You’ve also been selected for the Pulliam Fellowship for this upcoming summer, can you tell me about what you’re most excited for?  

The Pulliam Fellowship is for juniors, seniors, and graduate students enrolled in a journalism or related degree program. The Indianapolis Star, The Arizona Republic, and Gannett Co. Newspapers seek out students with a passion for reporting, digital production, audio, and photojournalism, providing internships and experiences that allow students to gain a deeper understanding of what their future in journalism may look like through working alongside established professionals. 

Kyle poses with his award in front of the WE FLY wings.

I’m really excited because it’s going to be the biggest area I’ve ever worked in. Things like the Indy 500, Indiana Pacers, Draft workouts, the Indiana Fever, I mean, you name it, just bigger things. And, hopefully, what I’m wanting to do is cover those bigger things but continue to find the underrepresented stories that don’t get told anywhere else. Because that’s the biggest thing. When I think back to those three stories I mentioned earlier, it’s like, “Who else is telling a story in Delaware County, who else is telling a story about a 19-year-old kid who has 75% kidney failure? Who else is telling a story about three student-athletes who have children?” Those are the stories that are nice because you can’t find them anywhere else. It’s not only that I like doing those stories, but that’s the job; that’s serving your readers by giving them something that they can’t find anywhere else.   

Do you have any specific goals for your time as a part of the fellowship? 

Yeah, there is one specific goal I have in particular for the Pulliam Fellowship, and this one is right out of the gate: (covering) the Indiana Fever’s first home game or first game of the year. Another big goal is to work on a feature throughout the entire course of the fellowship — really dedicate time every week and then publish a big enterprise feature at the end of the fellowship. That would be a really nice clip to have for the future and also prove to them that I can stick around after the fellowship technically ends.  

Before your fellowship starts, what goals or accomplishments are you hoping to achieve by the end of this semester?  

By the end of this semester, I would like to find something a little bit deeper with the men’s basketball team, finding something that maybe I don’t even know about yet, but something that we can really tap into and dive deep into.  

Professionally, I want to keep doing what I’ve been doing, which is freelancing at least once a week, writing two features a month, and really upping my quality of work and quantity at the same time.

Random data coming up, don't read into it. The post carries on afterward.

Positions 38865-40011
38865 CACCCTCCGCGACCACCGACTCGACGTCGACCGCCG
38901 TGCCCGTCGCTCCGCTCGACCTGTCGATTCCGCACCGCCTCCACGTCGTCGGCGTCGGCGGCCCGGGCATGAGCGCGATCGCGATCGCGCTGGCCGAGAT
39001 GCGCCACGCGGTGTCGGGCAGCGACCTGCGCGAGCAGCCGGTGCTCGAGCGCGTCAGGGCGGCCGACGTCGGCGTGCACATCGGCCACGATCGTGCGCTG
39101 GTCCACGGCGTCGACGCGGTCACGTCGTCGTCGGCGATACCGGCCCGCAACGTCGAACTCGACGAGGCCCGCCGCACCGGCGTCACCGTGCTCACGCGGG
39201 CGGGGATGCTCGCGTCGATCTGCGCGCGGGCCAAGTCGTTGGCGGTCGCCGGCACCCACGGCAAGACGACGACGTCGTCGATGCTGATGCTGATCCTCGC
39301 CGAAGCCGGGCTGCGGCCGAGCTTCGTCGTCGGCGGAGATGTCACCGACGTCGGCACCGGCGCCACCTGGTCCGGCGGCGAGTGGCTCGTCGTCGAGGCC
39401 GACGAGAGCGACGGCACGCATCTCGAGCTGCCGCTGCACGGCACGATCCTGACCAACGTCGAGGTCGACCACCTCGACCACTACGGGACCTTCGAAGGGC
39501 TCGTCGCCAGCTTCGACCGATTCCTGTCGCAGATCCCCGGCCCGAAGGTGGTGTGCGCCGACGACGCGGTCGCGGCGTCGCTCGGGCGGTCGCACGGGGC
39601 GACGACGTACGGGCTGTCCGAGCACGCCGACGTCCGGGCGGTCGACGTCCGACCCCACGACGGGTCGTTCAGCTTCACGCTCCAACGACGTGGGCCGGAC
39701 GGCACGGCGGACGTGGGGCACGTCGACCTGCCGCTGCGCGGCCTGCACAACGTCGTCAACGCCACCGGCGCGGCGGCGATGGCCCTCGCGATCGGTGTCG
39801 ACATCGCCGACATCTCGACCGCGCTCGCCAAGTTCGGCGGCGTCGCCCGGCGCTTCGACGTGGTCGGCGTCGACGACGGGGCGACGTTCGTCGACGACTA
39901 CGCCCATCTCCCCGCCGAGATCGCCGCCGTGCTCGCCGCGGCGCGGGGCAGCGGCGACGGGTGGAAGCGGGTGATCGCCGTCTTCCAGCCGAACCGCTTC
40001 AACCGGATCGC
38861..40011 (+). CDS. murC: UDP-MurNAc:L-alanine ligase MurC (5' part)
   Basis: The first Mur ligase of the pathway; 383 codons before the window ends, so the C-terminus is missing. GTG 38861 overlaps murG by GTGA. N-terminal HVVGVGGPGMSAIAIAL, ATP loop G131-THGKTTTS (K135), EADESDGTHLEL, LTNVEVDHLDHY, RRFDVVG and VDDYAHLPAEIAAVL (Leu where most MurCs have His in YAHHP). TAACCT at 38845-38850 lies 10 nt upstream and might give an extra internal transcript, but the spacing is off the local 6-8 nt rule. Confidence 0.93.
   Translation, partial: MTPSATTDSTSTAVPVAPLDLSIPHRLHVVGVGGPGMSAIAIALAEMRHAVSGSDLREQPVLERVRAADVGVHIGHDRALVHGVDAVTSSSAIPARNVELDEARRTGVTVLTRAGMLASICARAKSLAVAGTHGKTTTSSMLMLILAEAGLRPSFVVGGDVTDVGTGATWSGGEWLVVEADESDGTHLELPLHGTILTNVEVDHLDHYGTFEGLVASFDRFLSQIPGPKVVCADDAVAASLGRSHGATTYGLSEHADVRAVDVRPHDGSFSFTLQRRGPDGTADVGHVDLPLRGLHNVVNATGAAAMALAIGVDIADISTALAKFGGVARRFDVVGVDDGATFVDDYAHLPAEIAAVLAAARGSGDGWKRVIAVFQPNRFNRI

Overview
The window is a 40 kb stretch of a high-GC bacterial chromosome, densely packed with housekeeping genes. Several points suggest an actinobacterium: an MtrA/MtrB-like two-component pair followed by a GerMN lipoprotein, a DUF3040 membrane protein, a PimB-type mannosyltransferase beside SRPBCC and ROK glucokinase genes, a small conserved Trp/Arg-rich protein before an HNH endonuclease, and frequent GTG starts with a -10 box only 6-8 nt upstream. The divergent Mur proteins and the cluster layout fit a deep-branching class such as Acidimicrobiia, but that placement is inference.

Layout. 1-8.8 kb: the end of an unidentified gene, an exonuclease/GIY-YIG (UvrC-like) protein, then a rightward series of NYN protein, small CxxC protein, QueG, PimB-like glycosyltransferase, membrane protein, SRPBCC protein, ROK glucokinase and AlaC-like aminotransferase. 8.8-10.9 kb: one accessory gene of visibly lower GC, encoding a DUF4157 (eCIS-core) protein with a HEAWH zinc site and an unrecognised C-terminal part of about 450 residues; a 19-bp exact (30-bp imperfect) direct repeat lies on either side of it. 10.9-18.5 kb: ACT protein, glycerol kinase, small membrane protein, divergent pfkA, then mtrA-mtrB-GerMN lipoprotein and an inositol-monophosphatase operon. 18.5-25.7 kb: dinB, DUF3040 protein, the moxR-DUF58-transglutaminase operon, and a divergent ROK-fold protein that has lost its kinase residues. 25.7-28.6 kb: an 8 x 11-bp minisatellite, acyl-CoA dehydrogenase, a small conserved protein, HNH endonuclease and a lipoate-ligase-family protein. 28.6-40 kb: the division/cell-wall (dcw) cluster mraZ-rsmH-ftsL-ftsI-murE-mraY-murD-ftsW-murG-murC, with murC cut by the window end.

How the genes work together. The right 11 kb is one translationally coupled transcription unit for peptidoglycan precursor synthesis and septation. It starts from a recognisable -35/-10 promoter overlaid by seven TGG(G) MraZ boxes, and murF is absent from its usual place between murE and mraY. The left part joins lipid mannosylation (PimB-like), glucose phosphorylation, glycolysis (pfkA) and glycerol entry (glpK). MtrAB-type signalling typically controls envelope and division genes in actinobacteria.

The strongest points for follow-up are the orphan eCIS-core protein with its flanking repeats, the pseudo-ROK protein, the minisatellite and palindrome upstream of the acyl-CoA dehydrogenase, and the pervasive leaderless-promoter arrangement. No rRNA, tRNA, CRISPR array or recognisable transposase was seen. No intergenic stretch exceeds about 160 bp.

Do you have any exciting projects that you’re actively working on right now that you’re excited to see come out? 

I’m in the process of finishing up a story on Mason Jones, who’s a freshman basketball player. I would like to start a story that I’m going to co-byline with one of my colleagues, which we’ll write together about the Muncie Inn, which is a motel that recently closed in Muncie. It housed a lot of impoverished people in the community, and now they don’t have a place to live, or they’re struggling to find a place to live. And then also I’m going to start working soon on a story about the history of the Muncie Fieldhouse. That place is almost a hundred years old; there’s so much history there for Muncie Central basketball. And so, I really want to not only talk to current players and coaches but also find some people from history who played there a long time ago and kind of know what it’s all about. 

Do you have any advice for prospective students or freshmen coming in? 

One thing is just to make connections; you have to put yourself out there and meet new people and make those connections. Like I said, networking is everything. It’s really everything in any industry, but especially in journalism. It really is about who you know, whether it’s a professor, colleague, or mentor.   

As far as work itself goes, just get started as soon as you can. I know there are a lot of people who are nervous to start because they’ve never done it before, or they don’t think they would be good enough to do it. This is the best place to start because, in the real world, you can’t really go through trial and error. Here, you can go through trial and error because it’s not a job, so you’re supposed to go through trial and error. You’re supposed to learn. So just get started as soon as you can. But, be constantly working on something so that you can continue to get your clips because the only way that you get better at writing is by writing more.